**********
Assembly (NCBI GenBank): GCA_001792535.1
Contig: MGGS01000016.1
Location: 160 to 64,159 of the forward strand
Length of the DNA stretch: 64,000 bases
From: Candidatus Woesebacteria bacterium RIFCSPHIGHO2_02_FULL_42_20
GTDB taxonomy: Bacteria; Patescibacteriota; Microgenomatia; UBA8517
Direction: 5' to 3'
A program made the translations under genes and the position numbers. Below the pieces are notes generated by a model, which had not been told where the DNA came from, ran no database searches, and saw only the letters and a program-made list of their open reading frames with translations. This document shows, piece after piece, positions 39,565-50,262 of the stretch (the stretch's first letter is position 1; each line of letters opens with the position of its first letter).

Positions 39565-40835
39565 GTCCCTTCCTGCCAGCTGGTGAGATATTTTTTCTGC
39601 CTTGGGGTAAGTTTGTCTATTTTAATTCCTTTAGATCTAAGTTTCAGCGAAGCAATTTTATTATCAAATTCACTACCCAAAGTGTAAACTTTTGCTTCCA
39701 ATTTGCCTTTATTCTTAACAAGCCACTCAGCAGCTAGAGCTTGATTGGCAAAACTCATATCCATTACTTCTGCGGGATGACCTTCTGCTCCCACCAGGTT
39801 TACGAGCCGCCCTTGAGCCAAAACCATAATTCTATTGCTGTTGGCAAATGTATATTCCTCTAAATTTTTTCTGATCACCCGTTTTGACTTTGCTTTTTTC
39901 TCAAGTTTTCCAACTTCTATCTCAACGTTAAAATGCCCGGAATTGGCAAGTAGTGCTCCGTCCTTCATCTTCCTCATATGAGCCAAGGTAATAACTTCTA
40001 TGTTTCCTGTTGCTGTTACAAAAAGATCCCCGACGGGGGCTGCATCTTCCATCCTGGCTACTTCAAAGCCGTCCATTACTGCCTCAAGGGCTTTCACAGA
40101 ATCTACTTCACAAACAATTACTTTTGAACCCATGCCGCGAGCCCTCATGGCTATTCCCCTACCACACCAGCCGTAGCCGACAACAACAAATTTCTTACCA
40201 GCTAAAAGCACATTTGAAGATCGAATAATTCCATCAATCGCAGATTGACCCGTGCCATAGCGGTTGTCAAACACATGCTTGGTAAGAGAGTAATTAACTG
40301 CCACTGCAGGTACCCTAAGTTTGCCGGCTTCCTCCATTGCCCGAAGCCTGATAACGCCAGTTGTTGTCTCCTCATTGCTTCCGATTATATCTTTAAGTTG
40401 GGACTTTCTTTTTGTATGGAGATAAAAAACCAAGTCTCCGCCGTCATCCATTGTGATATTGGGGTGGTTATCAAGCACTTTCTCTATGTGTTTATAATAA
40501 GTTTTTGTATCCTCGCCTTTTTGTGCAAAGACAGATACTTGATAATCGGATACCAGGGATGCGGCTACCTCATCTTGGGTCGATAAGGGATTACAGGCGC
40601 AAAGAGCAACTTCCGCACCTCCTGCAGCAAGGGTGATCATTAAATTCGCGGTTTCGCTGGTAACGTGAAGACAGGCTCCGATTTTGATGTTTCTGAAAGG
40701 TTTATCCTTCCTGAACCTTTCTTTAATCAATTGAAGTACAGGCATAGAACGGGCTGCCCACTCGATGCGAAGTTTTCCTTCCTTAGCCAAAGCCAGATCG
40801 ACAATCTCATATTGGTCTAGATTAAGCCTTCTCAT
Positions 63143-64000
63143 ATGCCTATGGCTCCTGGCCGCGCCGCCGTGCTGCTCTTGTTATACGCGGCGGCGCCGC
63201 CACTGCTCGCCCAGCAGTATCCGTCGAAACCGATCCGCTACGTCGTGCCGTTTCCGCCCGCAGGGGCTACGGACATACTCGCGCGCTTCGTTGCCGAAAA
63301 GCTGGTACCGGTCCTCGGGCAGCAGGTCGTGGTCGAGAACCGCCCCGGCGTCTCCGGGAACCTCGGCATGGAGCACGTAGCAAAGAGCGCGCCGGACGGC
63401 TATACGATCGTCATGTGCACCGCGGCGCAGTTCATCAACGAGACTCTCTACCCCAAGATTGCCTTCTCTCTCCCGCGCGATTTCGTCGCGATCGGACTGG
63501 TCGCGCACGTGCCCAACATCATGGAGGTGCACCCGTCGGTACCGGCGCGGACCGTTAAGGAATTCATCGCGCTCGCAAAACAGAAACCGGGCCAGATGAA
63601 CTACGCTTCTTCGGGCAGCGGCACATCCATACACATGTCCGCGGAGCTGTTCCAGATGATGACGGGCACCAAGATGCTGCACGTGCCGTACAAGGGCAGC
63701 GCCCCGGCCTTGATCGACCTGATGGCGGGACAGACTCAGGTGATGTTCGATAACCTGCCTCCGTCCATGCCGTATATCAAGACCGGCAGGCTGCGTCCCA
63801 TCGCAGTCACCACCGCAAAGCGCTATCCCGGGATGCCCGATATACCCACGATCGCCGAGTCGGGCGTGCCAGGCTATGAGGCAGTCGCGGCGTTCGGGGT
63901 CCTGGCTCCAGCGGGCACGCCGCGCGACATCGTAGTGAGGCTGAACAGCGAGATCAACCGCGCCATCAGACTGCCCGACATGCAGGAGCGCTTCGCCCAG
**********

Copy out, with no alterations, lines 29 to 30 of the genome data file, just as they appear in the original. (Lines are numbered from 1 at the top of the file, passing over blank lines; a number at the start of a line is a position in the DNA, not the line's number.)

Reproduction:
63501 TCGCGCACGTGCCCAACATCATGGAGGTGCACCCGTCGGTACCGGCGCGGACCGTTAAGGAATTCATCGCGCTCGCAAAACAGAAACCGGGCCAGATGAA
63601 CTACGCTTCTTCGGGCAGCGGCACATCCATACACATGTCCGCGGAGCTGTTCCAGATGATGACGGGCACCAAGATGCTGCACGTGCCGTACAAGGGCAGC